“Judy Garland and I were so close we could have come from the same womb. We weren’t like brothers or sisters but there was no love affair there, there was more than a love affair. It’s very, very difficult to explain the depths of our love for each other. It was so special. It was a forever love. Judy, as we speak, has not passed away. She’s always with me in every heartbeat of my body.”
Mickey Rooney and Judy Garland made their first film together in 1937, “Thoroughbreds Don’t Cry”. Besides three of the Andy Hardy films, where Garland portrayed Betsy Booth, a younger girl with a crush on Andy, they also appeared together in a string of successful musicals, including the Oscar-nominated “Babes in Arms” (1939). The following are stills and/or promo shots from each of the eight films they made together:
“I think the quality of sexiness comes from within. It is something that is in you or it isn’t and it really doesn’t have much to do with breasts or thighs or the pout of your lips.” ~ Sophia Loren
“Beauty is how you feel inside, and it reflects in your eyes. It is not something physical.” ~ Sophia Loren
“You have to be born a sex symbol. You don’t become one. If you’re born with it, you’ll have it even when you’re 100 years old.” ~ Sophia Loren
“Sex appeal is fifty percent what you’ve got and fifty percent what people think you’ve got.” ~ Sophia Loren
“A woman’s dress should be like a barbed-wire fence: serving its purpose without obstructing the view.” ~ Sophia Loren
“There is a fountain of youth: it is your mind, your talents, the creativity you bring to your life and the lives of people you love. When you learn to tap this source, you will truly have defeated age.” ~ Sophia Loren
“Everything you see I owe to spaghetti.” ~ Sophia Loren
When Greta Garbo was first brought to Hollywood from her native Sweden in 1925 by MGM’s Louis B. Mayer she was a 19 year old with only a few Swedish films to her credit. MGM started a publicity blitz to promote their new budding star. Probably the most popular publicity photos that were taken of Garbo were by sports photographer Don Gillum. Gillum was under contract to MGM to photograph several of their contract players including Garbo. In the spring of 1926. Gillum took her to the Lion Farm where Greta posed with Jackie the Lion, known as Leo the Lion, MGM’s mascot. She was coaxed into one picture seated in a chair beside the lion. Greta nervously moved to the farthest edge of the chair and her uneasiness is evident. Later Gillum took pictures of Garbo playing with lion cubs. The photos of Garbo with the lions were some of the most famous he ever took of Greta.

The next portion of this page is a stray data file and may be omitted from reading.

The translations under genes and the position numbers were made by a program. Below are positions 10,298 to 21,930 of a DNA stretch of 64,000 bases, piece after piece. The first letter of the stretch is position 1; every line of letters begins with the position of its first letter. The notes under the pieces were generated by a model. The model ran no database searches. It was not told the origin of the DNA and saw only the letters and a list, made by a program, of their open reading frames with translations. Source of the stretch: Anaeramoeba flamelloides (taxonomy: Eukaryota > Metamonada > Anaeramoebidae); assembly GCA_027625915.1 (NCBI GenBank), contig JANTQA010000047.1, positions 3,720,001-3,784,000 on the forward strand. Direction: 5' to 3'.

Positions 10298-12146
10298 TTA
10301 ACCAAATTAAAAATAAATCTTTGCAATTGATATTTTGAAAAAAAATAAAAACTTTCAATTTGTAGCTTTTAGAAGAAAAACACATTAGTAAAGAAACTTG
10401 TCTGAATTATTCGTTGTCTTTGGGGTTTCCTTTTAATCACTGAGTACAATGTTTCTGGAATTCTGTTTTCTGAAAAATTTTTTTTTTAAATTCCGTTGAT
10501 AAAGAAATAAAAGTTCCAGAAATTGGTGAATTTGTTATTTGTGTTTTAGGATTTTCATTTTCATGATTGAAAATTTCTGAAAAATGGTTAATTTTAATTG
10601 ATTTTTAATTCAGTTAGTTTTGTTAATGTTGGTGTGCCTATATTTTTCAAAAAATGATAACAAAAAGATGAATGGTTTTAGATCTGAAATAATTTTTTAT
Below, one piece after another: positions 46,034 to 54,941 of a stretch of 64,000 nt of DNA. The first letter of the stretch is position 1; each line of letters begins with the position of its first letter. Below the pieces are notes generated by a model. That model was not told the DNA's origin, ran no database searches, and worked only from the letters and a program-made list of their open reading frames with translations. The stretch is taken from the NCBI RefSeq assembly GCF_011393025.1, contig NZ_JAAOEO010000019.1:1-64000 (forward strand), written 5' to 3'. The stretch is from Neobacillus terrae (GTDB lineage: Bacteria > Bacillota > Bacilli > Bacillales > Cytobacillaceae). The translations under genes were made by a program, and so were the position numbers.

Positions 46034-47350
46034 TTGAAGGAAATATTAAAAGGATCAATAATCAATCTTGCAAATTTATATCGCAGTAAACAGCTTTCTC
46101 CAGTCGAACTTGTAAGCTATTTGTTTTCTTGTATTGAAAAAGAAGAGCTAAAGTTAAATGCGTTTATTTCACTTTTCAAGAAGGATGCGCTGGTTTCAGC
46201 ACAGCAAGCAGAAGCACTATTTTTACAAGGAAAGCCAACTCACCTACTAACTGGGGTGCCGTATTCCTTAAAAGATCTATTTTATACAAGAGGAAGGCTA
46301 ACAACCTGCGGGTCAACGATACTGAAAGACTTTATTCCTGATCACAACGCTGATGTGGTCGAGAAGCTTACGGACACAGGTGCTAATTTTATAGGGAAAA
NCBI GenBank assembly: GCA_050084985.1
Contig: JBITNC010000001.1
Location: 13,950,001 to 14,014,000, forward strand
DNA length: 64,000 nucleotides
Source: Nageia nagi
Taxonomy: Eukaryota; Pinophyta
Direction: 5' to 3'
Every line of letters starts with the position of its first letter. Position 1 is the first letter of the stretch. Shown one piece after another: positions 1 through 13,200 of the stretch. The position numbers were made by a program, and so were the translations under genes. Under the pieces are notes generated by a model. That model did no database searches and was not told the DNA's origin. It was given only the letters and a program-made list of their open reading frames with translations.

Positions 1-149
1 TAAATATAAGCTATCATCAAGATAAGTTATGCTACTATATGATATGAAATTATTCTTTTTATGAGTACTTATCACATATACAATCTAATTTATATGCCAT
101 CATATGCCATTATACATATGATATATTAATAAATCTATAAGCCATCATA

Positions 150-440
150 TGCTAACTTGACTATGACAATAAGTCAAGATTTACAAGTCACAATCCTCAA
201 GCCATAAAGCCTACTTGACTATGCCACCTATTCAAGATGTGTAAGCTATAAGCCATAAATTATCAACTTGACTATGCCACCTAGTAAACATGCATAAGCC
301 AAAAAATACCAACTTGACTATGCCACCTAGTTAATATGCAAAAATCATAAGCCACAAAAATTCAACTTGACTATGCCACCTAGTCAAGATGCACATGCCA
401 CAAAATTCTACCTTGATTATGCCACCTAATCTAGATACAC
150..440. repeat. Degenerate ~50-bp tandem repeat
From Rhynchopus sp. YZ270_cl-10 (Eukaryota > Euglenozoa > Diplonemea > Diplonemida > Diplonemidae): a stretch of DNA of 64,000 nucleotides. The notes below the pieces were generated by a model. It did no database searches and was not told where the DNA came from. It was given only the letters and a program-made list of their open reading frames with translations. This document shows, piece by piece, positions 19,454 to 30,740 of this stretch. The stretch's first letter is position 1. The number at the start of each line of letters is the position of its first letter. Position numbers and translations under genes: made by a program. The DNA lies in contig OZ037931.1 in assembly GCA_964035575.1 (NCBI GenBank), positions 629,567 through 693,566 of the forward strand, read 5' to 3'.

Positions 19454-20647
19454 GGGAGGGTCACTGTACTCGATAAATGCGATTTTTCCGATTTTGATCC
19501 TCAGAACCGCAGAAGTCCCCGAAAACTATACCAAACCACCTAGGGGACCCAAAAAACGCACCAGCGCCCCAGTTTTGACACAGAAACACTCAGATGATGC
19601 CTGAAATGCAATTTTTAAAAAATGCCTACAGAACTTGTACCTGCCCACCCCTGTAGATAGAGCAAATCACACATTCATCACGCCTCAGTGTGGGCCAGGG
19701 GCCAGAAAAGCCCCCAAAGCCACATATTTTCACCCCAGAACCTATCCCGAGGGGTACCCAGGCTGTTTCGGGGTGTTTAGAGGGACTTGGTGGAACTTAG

“I was this flat-chested, big-footed, lanky thing.” ~ Lauren Bacall
“Imagination is the highest kite one can fly.” ~ Lauren Bacall
“Stardom isn’t a profession, it’s an accident.” ~ Lauren Bacall
“I think your whole life shows in your face and you should be proud of that.” ~ Lauren Bacall
“A woman isn’t complete without a man. But where do you find a man… a real man… these days?” ~ Lauren Bacall
“Was he tough? In a word, no. Bogey was truly a gentle soul.” ~ Lauren Bacall
“We live in an age of mediocrity. Stars today are not the same stature as Bogie (Humphrey Bogart), James Cagney, Spencer Tracy, Henry Fonda and Jimmy Stewart (James Stewart).” ~ Lauren Bacall